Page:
Review: Torture Garden (1967)

Based on the title of this film, you would be forgiven for thinking this horror anthology from 1967 is the kind of movie you should avoid. After all, we've had a glut of "torture porn" crap over the last 10-15 years where legitimate creeps have been replaced by what amounts to an endurance test of the worst kind. There is actually no torture in Torture Garden, nor is there any real gore. No, Torture Garden is actually an old-fashioned, comic-book style horror film in the same vein as Creepshow, Tales from the Darkside, or even Trick 'r Treat. Let's be clear up front though, this movie is nowhere near as good as those. Still, it replicates--in movie form--the thrill of entering a carnival fun house and not knowing what you're going to see.

Torture Garden was made by the English movie studio Amicus, sometimes considered to be a poor man's Hammer. Though it didn't last as long as Hammer and doesn't seem to have the same brand recognition, Amicus nevertheless is responsible for some absolutely fantastic genre movies that star some of England's most talented actors. Peter Cushing was under contract with them for a while, as was Christopher Lee and even the Fourth Doctor, Tom Baker. This movie gives us Peter Cushing, Michael Bryant (Ghandi), John Standing (The Elephant Man), Michael Ripper (Hammer actor extraordinaire) and American thespians Jack Palance  and Burgess Meredith. There seem to be two different modes of Burgess Meredith. He has his "real acting" persona in which he conveys things like subtlety and inner angst, giving his characters multiple dimensions. Then there's the over-the-top mode that we see in his role as The Penguin from the sixties version of Batman. The latter is the one we get here, and I guess that makes sense. This movie was made in 1967, square in the middle of all the "POW" and "BAM" action of Batman's three year television run. I suspect he's in this movie because of the status that role brought him.

Torture Garden is not a particularly good or memorable movie, but it still offers entertainment and is never unwelcome. The story itself consists of bookend segments in which Burgess Meredith portrays "Dr. Diabolo," a carnival worker who operates a house of horrors and attempts to separate patrons from their hard-earned cash. Leading a small crowd of observers into his tent (called the Torture Garden), he offers to show them "the real horror" for an extra fee. This gives way to four segments of varying quality and cheesiness. One segment involves greed and a murder cat. Another follows a young socialite as she discovers the secret of longevity in Hollywood, while the third (and weakest) is about a possessed piano. Yep, you read that right...POSSESSED PIANO. The last segment is the best, with Jack Palance facing off against Peter Cushing to determine who is the ultimate Edgar Allan Poe collector. Like most anthology films, this one is a real mixed bag. Amicus more or less pioneered this kind of horror anthology, which they called "portmanteau," and it seems to be a hallmark of these things that there will be at least one weak story. I think this one is actually 50/50.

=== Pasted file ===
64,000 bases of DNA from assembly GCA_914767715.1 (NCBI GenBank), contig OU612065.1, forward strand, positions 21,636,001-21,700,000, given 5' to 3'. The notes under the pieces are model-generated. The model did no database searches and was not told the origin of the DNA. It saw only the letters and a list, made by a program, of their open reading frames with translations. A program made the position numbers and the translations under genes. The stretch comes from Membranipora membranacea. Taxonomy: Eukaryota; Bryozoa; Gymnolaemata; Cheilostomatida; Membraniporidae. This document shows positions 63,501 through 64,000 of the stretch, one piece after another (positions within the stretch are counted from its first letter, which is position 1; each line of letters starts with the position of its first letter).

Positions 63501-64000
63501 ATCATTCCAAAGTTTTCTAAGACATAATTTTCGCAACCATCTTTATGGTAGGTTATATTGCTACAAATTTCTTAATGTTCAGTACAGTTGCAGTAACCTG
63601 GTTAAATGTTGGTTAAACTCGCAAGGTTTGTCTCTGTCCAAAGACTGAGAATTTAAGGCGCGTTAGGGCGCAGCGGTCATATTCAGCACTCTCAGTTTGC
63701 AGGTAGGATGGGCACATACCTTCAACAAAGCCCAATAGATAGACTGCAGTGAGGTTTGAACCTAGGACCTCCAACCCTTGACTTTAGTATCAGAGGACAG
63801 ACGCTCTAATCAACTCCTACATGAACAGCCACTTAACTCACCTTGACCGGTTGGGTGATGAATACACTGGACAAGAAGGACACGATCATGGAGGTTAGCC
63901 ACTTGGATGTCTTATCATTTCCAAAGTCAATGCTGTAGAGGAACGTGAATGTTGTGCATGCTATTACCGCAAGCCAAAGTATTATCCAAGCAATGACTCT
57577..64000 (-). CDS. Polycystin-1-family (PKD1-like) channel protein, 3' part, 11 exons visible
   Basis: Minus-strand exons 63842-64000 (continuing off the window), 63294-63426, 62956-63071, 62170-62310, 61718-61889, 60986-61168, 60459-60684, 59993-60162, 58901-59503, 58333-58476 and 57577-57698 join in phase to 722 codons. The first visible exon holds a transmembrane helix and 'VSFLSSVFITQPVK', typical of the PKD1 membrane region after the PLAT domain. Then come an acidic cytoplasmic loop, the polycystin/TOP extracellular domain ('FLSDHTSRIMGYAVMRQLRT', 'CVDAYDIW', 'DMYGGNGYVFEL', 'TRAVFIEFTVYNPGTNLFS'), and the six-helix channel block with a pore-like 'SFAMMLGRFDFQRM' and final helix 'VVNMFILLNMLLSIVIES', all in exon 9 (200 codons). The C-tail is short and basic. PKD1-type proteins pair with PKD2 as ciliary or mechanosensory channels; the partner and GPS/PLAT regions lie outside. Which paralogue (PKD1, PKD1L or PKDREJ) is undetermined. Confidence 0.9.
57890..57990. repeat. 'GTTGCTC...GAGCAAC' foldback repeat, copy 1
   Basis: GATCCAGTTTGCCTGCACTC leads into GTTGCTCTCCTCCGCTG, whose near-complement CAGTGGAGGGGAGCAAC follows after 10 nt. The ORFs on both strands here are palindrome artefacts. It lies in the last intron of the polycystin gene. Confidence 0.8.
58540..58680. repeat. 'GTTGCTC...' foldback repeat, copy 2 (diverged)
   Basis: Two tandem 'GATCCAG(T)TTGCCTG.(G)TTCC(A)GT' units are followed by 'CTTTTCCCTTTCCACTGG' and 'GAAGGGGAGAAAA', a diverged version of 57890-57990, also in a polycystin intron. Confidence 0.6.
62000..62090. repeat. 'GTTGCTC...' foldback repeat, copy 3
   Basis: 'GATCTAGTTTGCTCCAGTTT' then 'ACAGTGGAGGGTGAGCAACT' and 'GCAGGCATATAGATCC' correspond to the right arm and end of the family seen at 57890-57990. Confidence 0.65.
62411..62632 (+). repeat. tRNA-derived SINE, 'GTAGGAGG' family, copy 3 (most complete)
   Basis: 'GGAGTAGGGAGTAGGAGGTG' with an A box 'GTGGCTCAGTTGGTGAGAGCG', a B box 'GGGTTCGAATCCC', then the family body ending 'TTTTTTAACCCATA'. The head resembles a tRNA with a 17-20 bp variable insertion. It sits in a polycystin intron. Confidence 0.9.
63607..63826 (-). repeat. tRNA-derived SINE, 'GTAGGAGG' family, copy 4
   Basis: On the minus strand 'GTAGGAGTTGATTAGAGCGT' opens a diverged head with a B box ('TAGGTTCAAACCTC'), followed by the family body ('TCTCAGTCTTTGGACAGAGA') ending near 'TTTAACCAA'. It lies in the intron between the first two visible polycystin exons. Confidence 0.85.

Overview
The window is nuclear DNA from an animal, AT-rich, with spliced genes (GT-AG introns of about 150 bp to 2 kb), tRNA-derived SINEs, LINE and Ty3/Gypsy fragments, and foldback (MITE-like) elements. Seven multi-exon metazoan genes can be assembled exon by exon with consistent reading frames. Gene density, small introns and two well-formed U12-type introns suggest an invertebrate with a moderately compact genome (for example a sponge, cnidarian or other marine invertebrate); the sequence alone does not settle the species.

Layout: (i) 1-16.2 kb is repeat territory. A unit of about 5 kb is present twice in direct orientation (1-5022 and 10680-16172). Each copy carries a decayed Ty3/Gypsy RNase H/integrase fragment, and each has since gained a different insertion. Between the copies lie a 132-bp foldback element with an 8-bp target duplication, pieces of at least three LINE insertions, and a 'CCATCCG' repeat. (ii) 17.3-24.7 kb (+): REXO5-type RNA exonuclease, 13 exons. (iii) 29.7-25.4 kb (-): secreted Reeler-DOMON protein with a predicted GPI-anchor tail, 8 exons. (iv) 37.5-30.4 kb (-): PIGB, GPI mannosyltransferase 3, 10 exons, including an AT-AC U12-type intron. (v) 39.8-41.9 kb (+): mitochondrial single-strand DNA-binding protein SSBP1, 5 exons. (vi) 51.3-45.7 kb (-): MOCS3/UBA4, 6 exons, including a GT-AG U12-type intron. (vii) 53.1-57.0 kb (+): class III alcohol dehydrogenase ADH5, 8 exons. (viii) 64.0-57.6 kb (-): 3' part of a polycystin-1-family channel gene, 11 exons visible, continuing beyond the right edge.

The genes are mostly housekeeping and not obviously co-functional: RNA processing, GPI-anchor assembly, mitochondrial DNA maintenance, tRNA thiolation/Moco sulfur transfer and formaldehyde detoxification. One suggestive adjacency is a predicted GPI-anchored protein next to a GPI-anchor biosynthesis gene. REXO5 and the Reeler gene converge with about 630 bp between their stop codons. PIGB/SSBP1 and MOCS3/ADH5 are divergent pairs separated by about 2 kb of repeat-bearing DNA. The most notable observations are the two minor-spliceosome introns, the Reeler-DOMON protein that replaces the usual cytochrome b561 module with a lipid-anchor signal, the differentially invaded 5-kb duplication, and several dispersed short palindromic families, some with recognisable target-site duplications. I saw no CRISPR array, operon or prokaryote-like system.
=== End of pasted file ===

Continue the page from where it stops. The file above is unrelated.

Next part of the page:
I can't imagine that the stuff in this movie was scary even back in 1967, but what it does have going for it is a late-sixties sense of cool that was unique to productions from this time, keeping things at least visually interesting. Also, a large part of the appeal is watching these actors be fantastic. Burgess Meredith is just electric and seems to be relishing every moment, delivering each line with a dastardly dramatic flourish. Peter Cushing gets to play against type as a regular guy, bookish, introverted, but also generous and friendly. I'm sure it was nice to be able to do something as normal as smiling on screen. The real scenery chewing comes from Jack Palance, who doesn't seem to have ever heard the word "subtle." He's great, though, playing the entire movie with a twinkle in his eye, like he's in on a joke that the rest of us aren't privy to. Or, maybe he's just crazy for real. Just throwing that out there.

Torture Garden is probably nobody's favorite Amicus movie, but it's still a fun ride and makes for great late-night viewing. The writing is all over the place, which is kind of surprising considering that the screenplay was penned by Robert Bloch, the author of the 1959 novel version of Psycho. Alfred Hitchcock turned that story into one of the best horror movies ever. Maybe this movie needed Hitchock? Instead it's shot and directed (capably, I might add) by Freddie Francis, an Oscar-winning cinematographer who spearheaded a string of B-movies in the sixties, including The Creeping Flesh, which I'm going to write about soon. There's a pedigree associated with this movie, from the director and writer all the way down to the stars, that elevates this movie beyond what is actually on the screen. Torture Garden is no prize winner, but it sure is fun, especially during the last half-hour, which fits right alongside Roger Corman's "Poe Cycle" for American International.

Torture Garden is one of three movies found on Mill Creek's "Psycho Circus" collection, which also includes The Creeping Flesh and The Brotherhood of Satan. You can buy it HERE.


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